From roughly 1977 (?) there was an approximate network of sorts using the CP/M operating system for the first of the small-scale "business computers" using Intel 8080 CPUs. Few dedicated lines available from telcos to make them glitchless. :-)

From roughly 1978 the BBSs (Bulletin Board Systems) were sprouting up and by 1980s were in full flower all over the USA and being networked privately, not just on Compuserve. Small and big companies were formed just to make software. The first of the quadrature amplitude-phase modulation modems appeared for 1200 baud, then 2400 baud, and finally for 56K BPS (when 'baud' was tossed in favor of BPS)...although few BBSs could afford multiple modems at those high speeds.

The Internet went public in 1991 and that set off the NETWORKING, public and private, plus a general social upheaval that has permeated our social fabric.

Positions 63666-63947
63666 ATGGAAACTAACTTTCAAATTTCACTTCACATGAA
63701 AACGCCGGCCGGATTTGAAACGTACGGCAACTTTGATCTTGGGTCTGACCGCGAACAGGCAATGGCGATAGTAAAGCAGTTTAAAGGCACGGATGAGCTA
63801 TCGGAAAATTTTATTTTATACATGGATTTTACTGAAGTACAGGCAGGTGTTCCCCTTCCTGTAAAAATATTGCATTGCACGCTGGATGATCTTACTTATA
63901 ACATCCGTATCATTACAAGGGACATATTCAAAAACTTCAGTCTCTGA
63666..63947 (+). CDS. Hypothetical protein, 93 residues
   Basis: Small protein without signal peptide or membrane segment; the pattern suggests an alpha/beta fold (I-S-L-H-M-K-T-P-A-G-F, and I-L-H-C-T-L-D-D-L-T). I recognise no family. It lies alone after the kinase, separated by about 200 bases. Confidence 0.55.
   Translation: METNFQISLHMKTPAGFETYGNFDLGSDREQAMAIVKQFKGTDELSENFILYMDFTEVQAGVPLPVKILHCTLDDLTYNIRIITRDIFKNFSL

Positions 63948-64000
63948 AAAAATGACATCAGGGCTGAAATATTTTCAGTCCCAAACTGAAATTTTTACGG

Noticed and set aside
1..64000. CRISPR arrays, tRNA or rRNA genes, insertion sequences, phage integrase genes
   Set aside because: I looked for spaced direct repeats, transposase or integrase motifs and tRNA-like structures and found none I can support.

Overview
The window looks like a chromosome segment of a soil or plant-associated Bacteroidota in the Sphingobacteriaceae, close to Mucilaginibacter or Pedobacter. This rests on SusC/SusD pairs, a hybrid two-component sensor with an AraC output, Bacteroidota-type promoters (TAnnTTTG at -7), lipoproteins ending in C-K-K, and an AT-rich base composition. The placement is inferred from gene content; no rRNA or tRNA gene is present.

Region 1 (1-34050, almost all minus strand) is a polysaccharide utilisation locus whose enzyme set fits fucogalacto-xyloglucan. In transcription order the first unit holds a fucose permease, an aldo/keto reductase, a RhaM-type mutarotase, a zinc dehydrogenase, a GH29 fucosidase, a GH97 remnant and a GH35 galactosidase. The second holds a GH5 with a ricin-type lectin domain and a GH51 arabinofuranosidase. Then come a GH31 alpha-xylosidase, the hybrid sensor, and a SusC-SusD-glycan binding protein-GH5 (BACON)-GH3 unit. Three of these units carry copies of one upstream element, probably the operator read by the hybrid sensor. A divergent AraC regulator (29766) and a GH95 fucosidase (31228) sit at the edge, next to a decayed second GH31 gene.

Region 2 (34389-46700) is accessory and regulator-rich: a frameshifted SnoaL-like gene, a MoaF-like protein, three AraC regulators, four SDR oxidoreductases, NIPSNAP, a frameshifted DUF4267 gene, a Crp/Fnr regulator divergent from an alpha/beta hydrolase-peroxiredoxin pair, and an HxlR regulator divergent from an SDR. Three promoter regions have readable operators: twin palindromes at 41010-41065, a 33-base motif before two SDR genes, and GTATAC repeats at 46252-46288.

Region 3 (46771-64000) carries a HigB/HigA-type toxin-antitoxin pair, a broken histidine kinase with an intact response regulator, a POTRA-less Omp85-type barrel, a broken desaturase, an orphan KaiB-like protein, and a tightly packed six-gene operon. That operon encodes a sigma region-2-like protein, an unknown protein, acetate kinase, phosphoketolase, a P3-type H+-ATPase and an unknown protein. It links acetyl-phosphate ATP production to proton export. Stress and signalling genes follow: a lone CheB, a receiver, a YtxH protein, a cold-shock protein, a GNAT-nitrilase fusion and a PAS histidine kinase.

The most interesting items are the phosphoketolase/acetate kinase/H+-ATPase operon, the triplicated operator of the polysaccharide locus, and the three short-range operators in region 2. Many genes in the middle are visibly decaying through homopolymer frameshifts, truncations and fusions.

Through all of that short (to us older folk) time span there was an enormous CHANGE in CPU instruction sets, Operating System instruction sets, and mass memory controlling and a wealth of peripherals in the last decade. SOME standardization was NEEDED in order to make the Internet useful and the open architecture "IBM" PC provided that before 1991. In all honesty, having gone through the whole PC era from 1976 on and corporate use since 1972, the whole question isn't a simplistic one and doesn't have close to a simplistic answer. About the only thing common is the ASCII character set and communications by bytes, keyboards in the "QWERTY" arrangement (and the non-English alphabet arrangements for umlauts).